Perhaps the testosterone-dominant crowd was still permeated by post-Valentine’s Day resentment, but as soon as I entered the Tractor on a rainy and windy Saturday night I could feel tension in the air. “Sold Out” signs were plastered around the entrance, but the clamoring hordes of ticketless Seattleites didn’t materialize as I’d thought they would. Instead, the damp, predominantly post-40-year-old attendees ambled into the bar randomly, and the lack of any kind of line at the front door had me wondering if the Tractor had stopped selling tickets too soon.
Opening band Unnatural Helpers took the stage promptly at 9:45 p.m. and launched into a tight set of jagged, short, and powerful punk-pop that at times reminded me of Wire, Art Brut, and the Posies (if the Posies had listened to more Gang of Four records). After they’d finished their set, many in the crowd could be heard exclaiming, “Those guys were awesome!” and I agree with their assessment. Their latest release called ‘Land Grab’ was produced by local mop-top aficionado Kurt Bloch, and was released in 2012 on the Sub-Pop offshoot Hardly Art records.
After the Tractor bar staff had served 116 more PBR’s (fifteen minutes) the members of Mudhoney could be seen ambling onstage and off, setting up their guitars and drums, and making me wonder, “What? No one wants to be a roadie for Mudhoney?” Then I saw Mudhoney bassist Guy Madison ordering at the end of the bar, quickly followed by drummer Dan Peters, and both sauntered backstage clutching beers and cocktails.
By the time Mudhoney hit the stage the crowd was amped-up and near capacity. This was their first show since playing Perth, Australia on January 31st, and their only show until resuming their tour in Brazil this May.
Mark Arm brought a full bottle of Chardonnay onstage and placed it near the drum riser, and Steve Turner (guitar) placed his brown amber on his amp. I’d expected them to kick off the show with a powerful song, and “Slipping Away” was perfect. Guy’s bassline and Dan’s rapid-fire snare set the table for Steve’s super-fuzz and Mark’s pointed and not-quite-monotone vocals. (Disclaimer: I don’t know the Mudhoney catalog well enough to list each song they played, so instead I’ll simply explain how things progressed.)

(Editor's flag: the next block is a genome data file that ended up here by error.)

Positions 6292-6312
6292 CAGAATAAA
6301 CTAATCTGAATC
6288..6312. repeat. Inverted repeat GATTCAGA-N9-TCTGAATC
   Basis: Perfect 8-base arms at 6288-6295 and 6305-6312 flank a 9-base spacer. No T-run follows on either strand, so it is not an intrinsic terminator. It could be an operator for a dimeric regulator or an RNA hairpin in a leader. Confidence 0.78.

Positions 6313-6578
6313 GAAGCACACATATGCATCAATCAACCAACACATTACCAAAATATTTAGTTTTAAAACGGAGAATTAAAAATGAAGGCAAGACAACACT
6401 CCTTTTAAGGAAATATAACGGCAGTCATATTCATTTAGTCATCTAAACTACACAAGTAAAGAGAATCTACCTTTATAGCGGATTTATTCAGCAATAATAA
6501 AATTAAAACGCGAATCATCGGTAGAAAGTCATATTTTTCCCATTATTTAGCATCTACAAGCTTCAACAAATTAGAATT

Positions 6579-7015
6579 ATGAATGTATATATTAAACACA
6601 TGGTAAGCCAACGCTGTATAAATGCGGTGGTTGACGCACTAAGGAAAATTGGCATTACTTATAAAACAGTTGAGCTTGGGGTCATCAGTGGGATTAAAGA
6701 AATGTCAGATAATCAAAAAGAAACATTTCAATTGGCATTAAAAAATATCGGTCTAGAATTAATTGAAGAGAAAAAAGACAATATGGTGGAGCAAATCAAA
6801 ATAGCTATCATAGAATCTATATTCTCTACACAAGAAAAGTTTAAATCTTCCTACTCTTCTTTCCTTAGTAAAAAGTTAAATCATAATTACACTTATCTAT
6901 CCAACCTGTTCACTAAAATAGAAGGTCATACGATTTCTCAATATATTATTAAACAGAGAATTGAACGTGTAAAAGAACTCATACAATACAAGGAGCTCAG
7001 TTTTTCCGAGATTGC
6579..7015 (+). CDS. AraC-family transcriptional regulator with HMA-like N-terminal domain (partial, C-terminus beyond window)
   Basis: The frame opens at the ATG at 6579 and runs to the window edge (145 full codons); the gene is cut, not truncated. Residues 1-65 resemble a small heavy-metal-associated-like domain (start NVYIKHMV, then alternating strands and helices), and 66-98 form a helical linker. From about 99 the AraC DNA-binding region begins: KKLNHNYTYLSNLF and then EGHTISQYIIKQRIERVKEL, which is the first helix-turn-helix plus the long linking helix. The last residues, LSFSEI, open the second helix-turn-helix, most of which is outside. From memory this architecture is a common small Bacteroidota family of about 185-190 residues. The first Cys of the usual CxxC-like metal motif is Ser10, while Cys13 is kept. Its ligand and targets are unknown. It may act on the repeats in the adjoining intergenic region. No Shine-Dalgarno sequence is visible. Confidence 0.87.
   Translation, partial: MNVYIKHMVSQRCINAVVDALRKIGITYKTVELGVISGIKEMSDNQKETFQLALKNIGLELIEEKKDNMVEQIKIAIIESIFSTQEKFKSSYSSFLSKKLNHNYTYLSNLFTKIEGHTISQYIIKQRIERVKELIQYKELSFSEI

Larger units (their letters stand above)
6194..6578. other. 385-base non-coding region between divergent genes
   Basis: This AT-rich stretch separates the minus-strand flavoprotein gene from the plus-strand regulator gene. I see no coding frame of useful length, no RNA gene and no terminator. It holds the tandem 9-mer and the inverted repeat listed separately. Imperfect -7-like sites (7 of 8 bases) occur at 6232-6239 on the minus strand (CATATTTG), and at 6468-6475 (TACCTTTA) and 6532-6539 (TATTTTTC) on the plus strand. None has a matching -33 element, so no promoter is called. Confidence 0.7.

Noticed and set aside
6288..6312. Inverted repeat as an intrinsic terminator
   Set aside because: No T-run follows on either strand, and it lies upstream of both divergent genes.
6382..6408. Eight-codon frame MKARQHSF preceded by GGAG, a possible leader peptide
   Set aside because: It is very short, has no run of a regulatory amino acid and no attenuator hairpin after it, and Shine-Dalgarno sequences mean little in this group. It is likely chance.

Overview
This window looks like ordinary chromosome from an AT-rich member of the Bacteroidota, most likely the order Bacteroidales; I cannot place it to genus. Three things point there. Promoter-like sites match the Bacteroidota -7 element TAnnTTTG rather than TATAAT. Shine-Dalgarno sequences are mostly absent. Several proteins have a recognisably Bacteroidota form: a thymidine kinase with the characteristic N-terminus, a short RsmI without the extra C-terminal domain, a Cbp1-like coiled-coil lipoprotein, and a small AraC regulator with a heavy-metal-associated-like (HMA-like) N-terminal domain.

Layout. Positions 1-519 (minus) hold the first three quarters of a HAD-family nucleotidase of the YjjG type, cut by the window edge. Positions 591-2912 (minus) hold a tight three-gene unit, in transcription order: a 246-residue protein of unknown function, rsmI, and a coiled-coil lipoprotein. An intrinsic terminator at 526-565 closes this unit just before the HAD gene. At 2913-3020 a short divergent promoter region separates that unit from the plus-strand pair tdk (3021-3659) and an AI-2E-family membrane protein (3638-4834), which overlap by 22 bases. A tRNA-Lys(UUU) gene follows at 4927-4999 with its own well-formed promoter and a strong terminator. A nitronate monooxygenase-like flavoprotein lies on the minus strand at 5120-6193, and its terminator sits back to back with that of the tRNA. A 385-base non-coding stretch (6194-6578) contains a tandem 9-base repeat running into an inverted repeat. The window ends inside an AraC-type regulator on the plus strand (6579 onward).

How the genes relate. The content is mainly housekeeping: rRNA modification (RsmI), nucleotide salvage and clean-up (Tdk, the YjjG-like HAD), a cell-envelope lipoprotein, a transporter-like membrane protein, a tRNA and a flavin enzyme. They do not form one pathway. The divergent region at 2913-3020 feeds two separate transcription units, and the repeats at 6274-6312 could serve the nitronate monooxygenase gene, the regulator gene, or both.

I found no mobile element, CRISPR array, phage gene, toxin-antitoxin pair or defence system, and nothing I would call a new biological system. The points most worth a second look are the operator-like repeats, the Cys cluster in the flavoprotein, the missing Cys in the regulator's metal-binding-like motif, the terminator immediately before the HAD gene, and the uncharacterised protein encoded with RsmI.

The second and third songs were Mudhoney at their best; fast-paced, raw, and high-energy. A mosh pit quickly formed in front of the stage, which isn’t necessarily a good idea considering the small size of the venue, and the close proximity of people who don’t exactly want to be part of a mosh pit. Sure enough, during the fourth song some guy hopped onto the stage, and stage-dived into the crowd. This wasn’t a twee gentleman, and soon his 250 lb. + frame was shoved back towards the stage and into the face of Mark Arm while he was singing. Mark didn’t see it coming, and stopped playing after the collision. “That was really great, dude”, Mark deadpanned while feeling his mouth to see if it was bleeding. I really thought that Mark was going to pull the plug on the show, but after regrouping, and taking another slug of Chardonnay, he decided to keep things going. Dan Peters clicked off a quick “1,2,3,4!” on his sticks, but Mark stopped him, seeming to choose a different, less-frenetic song so the crowd could cool off a bit.
Then they launched into “Touch Me, I’m Sick” and the moshing started all over again. Within a few seconds, fists were flying, and the first of several patrons to be physically removed from the venue by ‘security’ was manhandled through the crowd standing near the bar. For the next several songs, including ‘Suck You Dry”, “The Money Will Roll Right In”, “I’m Now”, “I Like It Small”, and “1995” there were shoving matches and near-fistfights. Bartenders leapt over the bar to quell arguments, and the band was visibly concerned that something really stupid might happen.
I’ve seen Mudhoney four times, but I’ve never seen Mark sing as aggressively or pointedly as he was at this show. By the time he ditched his guitar and simply became a microphone-toting lead singer he was leaning menacingly into the crowd, flaying his arms and over-enunciating a la Johnny Rotten. There were times when he seemed possessed; eyes fixed on something in the back of the room, and ready to tear the hair out of anyone who came too close. At one point Steve Turner put his arm around Mark and asked, “Are you all right?” The rest of the band seemed to be trying to keep up with Mark’s energy and fierceness, which surprised me considering that they’ve been playing together for twenty-five years.
After an hour of fury, and one empty bottle of Chardonnay, Mudhoney left the stage to the chants and screams of sweaty patrons who knew they’d just seen Mudhoney at their most fierce. Ten minutes of stomping and chanting brought them back onstage for a three-song encore, and all one had to do was look at Steve Turner’s grin to know that the band was also satisfied with this special, stellar night.